NEW YORK—Attorneys and experts handling the Salander-O’Reilly Galleries bankruptcy proceedings have presented the U.S. Bankruptcy Court, Southern District, with a list of approximately 560 artworks that are the subjects of claims, most by the artists or their respective heirs. In a filing made on Nov. 21, attorneys for dealer Lawrence Salander, as well as attorneys for the committee of unsecured creditors, recommended that the listed works be returned to their respective claimants.
One of the largest claims on the list, for 145 works, was made on behalf of the Elaine de Kooning estate by Michael Luyckx, trustee of the estate. The list also includes works by such lesser-known artists as Maro Gorky (daughter of Arshile Gorky), John Griefen and Horacio Torres, among others.
The motion, which is scheduled to be heard by the court on Dec. 11, comes after several months during which experts sorted through claims on thousands of objects that were inventoried at the now-shuttered Salander-O’Reilly Galleries on Manhattan’s Upper East Side, as well as in the Manhattan townhouse and Millbrook, N.Y., home of the gallery owner and his wife, Julie Salander.
Claimants were instructed to follow a protocol that required them to provide detailed information about the work or works, the factual basis for their claim and any documentation—such as consignment agreements, contracts or letters—that would support the assertion of an interest. The protocol gave priority to claims by living artists and their heirs.
In addition to the works listed in the filing, there are thousands of others remaining in the inventory either whose ownership is in dispute or which are indisputably owned by the bankruptcy estate. The latter works will eventually be sold, once experts determine the best method of sale.
Salander himself also faces legal actions by several plaintiffs who assert that the debts he owes them should not be dismissed by the bankruptcy court because they were incurred as a result of fraud. These include a complaint by Carol Cohen, the widow of former Madison Square Garden CEO Alan Cohen, which alleges that Salander defrauded her of at least $3.4million.
According to Cohen’s claim, in 2007 she agreed to have Salander store several of her artworks, including pieces by Jean Dubuffet, Robert Henri and Fernand Léger, at the gallery. Cohen claims that unbeknownst to her and despite her rejection of a consignment agreement proposed by the dealer, Salander sold the works and kept the proceeds.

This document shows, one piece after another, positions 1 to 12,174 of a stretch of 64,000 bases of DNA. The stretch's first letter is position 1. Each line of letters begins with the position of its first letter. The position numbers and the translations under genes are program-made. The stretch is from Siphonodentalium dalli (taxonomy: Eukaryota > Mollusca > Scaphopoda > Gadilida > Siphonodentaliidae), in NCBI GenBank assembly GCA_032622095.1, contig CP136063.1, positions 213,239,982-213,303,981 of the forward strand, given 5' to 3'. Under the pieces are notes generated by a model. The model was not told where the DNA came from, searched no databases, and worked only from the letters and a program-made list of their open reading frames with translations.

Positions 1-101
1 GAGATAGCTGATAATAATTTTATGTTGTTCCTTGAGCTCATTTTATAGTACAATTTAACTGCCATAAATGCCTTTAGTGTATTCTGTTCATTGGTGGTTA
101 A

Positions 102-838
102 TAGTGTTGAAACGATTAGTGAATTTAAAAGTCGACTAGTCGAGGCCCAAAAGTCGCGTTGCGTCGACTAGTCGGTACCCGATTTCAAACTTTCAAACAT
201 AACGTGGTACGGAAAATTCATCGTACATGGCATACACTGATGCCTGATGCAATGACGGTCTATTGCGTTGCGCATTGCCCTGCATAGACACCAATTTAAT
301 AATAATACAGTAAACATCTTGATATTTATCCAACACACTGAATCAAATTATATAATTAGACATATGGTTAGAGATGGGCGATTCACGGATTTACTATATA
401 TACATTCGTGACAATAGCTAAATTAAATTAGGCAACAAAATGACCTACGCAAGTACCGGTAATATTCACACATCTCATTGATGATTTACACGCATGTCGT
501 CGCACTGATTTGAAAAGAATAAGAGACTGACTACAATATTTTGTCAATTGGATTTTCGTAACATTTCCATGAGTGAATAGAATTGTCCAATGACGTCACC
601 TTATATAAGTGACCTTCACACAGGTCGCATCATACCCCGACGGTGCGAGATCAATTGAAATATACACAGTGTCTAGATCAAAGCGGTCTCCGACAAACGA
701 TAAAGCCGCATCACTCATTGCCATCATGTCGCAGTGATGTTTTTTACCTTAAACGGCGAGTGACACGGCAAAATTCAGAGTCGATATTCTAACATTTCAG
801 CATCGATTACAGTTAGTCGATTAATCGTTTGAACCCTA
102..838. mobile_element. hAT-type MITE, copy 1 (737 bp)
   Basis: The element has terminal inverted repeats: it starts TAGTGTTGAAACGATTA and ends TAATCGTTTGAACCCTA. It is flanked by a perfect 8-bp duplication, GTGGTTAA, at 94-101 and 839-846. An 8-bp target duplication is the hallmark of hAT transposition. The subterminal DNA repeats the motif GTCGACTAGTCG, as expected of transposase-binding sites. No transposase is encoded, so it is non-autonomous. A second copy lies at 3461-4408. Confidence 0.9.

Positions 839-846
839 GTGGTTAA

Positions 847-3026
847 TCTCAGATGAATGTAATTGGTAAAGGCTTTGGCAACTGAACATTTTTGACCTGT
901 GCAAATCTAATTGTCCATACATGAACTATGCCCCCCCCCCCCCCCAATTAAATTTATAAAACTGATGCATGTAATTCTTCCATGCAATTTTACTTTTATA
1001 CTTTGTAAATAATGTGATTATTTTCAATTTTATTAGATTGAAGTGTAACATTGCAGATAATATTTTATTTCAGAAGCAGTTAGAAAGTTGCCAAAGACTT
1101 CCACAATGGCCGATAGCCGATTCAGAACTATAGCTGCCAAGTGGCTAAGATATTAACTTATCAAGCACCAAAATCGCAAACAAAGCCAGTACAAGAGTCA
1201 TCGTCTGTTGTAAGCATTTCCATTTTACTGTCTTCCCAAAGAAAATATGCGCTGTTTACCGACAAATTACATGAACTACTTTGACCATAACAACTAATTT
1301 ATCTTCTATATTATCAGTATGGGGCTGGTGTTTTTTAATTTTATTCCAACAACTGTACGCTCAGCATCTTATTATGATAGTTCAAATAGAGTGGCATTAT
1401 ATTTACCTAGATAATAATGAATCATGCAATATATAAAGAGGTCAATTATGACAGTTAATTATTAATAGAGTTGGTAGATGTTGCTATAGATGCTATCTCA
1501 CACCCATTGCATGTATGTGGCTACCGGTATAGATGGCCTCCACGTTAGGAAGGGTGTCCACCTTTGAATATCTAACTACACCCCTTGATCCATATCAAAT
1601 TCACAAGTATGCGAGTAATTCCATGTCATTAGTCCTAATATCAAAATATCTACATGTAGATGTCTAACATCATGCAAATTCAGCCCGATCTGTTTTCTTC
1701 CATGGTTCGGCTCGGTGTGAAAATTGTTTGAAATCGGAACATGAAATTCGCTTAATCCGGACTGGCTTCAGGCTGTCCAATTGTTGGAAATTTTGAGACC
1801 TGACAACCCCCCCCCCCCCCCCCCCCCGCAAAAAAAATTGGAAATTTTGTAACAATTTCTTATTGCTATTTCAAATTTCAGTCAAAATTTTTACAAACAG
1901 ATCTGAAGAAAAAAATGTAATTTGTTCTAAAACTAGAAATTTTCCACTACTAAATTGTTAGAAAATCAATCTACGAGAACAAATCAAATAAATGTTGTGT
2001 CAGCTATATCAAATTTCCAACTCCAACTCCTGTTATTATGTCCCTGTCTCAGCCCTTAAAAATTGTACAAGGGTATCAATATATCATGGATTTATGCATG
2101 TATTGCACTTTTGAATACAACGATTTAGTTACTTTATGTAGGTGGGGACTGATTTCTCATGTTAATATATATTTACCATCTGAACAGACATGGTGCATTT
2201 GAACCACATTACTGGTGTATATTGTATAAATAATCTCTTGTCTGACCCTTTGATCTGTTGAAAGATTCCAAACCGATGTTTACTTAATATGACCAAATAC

Cohen’s attorney declined to comment, citing the pending legal claims. According to Salander’s response, the works were “released” to various galleries and collectors. John Moscow, a spokesperson for Baker & Hostetler, which is representing Salander in this matter, told ARTnewsletter, “We have attempted to help Cohen recover the paintings or the money due for the paintings. We do not agree with her claim that she did not want the paintings sold. That litigation is proceeding.”
According to a claim made by Milan-based gallery Nella Longari, in 2005 Salander accepted several works pursuant to a contract, eventually selling them without informing Nella Longari or passing on any of the proceeds to the gallery. Attorney Francesco DiPietro of New York–based law firm Wuersch & Gering, which is representing Nella Longari, said that, further complicating matters, in some instances “Salander appeared to have sold pieces to more than one person even when the gallery itself didn’t own them.” Nella Longari’s filing requests that the bankruptcy court uphold the debt of €775,000 ($1.1million) it claims it is owed.
A similar claim, filed last summer by art collectors Monty and Sarah Diamond, asks that a debt of $835,500 also be found nondischargeable by the bankruptcy court. Around March 2006, according to the complaint, the plaintiffs consigned 12 artworks to Salander—five by Milton Avery, ranging in value from $3,000 to $200,000, and seven by Henri de Toulouse-Lautrec, ranging in value from $12,500 to $100,000. According to the complaint, Salander by his own admission sold most of the works at prices below their estimated values and traded several others “as part of a larger exchange.” According to the filing, Salander “has never provided any compensation or remuneration” to the Diamonds for the works.